During the knockout stage, there was no branding or advertisement promoting the league, not even near the stadium. “Honestly, playing without crowds was always the norm. We never have people watching women’s football particularly,” said a player.

“That’s not new, we face this every time… But at least they would have made some efforts,” added another.

A rough head count during the final suggested around 300 spectators were watching the final. Of course, later on it was revealed that a chunk of them were in fact there for their own trophy presentation after the IWL ended.

Gokulam Kerala players acknowledge their fans after the final | Radha Lath Gupta

While Gokulam fans had returned for the final with their vuvuzelas, Kickstart brought in dolkis to bang on in support. Shielded from the heat, in the four air-conditioned VIP boxes was All India Football Federation president Kalyan Chaubey and other dignitaries. Former Indian women’s team stalwart Oinam Bembem Devi and other scouts were also seated in luxury on this occasion, as opposed to the dusty stands just days earlier.

Deserving winners

And Gokulam didn’t waste much time before setting the match alight.

Sabitra Bhandari scored from a long-ranger in the fifth minute. As the game went on, the defending champions went from strength to strength. Sandhiya Ranganathan scored the second and Indumathi Kathiresan scored the third from the spot.

Bhandari had already broken the record for the all-time leader for goals scored in the IWL, but that didn’t stop her from causing more carnage. Flying down the wings, dragging Dalima Chhibber out with her, she whipped in crosses in from the end line as well as cut back a well-weighted pass to set up her fellow teammates.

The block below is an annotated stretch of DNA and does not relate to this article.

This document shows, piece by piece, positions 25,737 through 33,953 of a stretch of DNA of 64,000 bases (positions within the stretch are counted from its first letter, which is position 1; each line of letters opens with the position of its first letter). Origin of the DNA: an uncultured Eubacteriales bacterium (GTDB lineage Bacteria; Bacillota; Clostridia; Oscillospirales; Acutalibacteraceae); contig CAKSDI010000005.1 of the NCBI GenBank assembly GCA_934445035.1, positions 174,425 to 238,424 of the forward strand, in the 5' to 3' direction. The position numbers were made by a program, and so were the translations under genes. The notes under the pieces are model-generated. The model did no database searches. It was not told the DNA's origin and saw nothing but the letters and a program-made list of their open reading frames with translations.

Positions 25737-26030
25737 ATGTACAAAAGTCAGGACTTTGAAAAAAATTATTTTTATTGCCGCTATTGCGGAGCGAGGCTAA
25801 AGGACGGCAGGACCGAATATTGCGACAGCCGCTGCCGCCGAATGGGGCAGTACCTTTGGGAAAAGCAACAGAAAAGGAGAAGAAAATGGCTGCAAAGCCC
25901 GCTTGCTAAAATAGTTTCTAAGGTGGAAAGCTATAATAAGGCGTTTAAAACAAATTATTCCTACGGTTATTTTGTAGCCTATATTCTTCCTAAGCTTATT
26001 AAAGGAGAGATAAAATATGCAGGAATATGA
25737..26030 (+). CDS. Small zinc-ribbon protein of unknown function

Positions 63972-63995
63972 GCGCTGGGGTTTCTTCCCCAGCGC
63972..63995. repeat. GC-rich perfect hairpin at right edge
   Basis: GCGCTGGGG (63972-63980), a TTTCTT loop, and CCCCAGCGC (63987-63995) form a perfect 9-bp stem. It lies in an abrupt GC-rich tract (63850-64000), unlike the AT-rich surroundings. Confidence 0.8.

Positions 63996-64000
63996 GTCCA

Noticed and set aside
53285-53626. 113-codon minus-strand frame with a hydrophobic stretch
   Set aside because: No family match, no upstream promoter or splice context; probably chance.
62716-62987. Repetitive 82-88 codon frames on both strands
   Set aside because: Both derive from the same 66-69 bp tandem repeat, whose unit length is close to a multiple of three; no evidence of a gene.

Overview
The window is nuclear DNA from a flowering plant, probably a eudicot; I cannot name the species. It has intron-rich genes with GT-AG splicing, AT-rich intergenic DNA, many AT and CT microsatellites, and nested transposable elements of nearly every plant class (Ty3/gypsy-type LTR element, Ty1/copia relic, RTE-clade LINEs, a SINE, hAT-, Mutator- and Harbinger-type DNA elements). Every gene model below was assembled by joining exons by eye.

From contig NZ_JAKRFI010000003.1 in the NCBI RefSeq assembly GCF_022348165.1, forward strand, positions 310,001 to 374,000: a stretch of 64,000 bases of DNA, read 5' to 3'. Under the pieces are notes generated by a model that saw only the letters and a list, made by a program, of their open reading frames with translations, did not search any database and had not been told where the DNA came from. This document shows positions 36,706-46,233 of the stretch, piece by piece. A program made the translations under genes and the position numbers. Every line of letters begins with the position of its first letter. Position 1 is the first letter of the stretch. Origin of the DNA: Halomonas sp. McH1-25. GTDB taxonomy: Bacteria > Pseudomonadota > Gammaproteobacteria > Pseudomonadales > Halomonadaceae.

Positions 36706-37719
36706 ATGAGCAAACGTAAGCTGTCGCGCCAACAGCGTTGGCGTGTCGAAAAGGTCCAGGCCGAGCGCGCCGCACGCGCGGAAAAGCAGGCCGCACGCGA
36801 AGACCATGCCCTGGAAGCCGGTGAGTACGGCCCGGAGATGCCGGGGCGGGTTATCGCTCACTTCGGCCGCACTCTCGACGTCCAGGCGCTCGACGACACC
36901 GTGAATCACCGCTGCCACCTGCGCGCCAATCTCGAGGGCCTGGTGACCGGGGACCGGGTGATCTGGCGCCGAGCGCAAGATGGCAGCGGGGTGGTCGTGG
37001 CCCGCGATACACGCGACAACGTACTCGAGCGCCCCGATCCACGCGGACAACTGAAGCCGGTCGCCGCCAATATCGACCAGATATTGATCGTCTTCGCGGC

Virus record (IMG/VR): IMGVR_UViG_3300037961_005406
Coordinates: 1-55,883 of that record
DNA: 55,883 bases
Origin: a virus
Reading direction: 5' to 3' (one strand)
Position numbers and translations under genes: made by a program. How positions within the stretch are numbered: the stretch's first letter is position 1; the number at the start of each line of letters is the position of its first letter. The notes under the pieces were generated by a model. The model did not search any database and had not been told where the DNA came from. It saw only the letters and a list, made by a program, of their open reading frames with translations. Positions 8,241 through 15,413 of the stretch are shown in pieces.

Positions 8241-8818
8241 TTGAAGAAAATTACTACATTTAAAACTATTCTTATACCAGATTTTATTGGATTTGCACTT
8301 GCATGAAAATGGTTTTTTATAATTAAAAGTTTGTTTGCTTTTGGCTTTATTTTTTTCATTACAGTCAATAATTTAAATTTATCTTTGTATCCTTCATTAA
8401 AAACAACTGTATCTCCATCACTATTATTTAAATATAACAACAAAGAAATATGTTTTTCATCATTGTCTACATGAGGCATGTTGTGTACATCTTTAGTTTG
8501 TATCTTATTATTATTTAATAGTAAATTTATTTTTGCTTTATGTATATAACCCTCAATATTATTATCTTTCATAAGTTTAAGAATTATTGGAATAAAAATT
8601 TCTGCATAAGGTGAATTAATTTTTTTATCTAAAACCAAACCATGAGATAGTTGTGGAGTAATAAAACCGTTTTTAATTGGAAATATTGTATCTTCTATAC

Much to Kickstart FC’s relief, the full time whistle blew at 5-0 and there were celebrations as the Gokulam bench took the field.

A short while later, as the once-spectators took to the stage to receive their awards, the IWL finalists walked along the pitch, taking photographs and speaking to the other fans present.

Chhibber, the losing captain, was arguably the most popular player of the field with younger players, ground staff and coaches rushing to speak to her. Gokulam meanwhile continued to take photographs with their third IWL trophy as the floodlights started to dim. It wasn’t the first time they had been asked to curtail their celebrations. Nor was this the first time that they had been denied what was rightfully theirs by a seemingly apathetic national federation.

The last time this team made headlines was in August 2022, as they had touched down in Tashkent, Uzbekistan to participate in the AFC Women’s Club Championship. Imagine, turning off airplane mode on the phone to find out that the AIFF is not recognised by Fifa, and thus, neither is your club.

The only way to get back to that continental event again was to win the IWL title.

An IWL title that you will have to fight for in the draining, dry heat of the Ahmedabad summer.

Yet they put their bodies on the line, scoring 64 goals overall to defend their crown. With the win, Gokulam Kerala are back in Asia once again.

Over the past week in Ahmedabad, this writer went on a sporting journey, one down a road less travelled. One down a road which is more of a kachcha rasta and one which it is hoped we won’t have to travel again. The top-tier of women footballers in the country deserve better.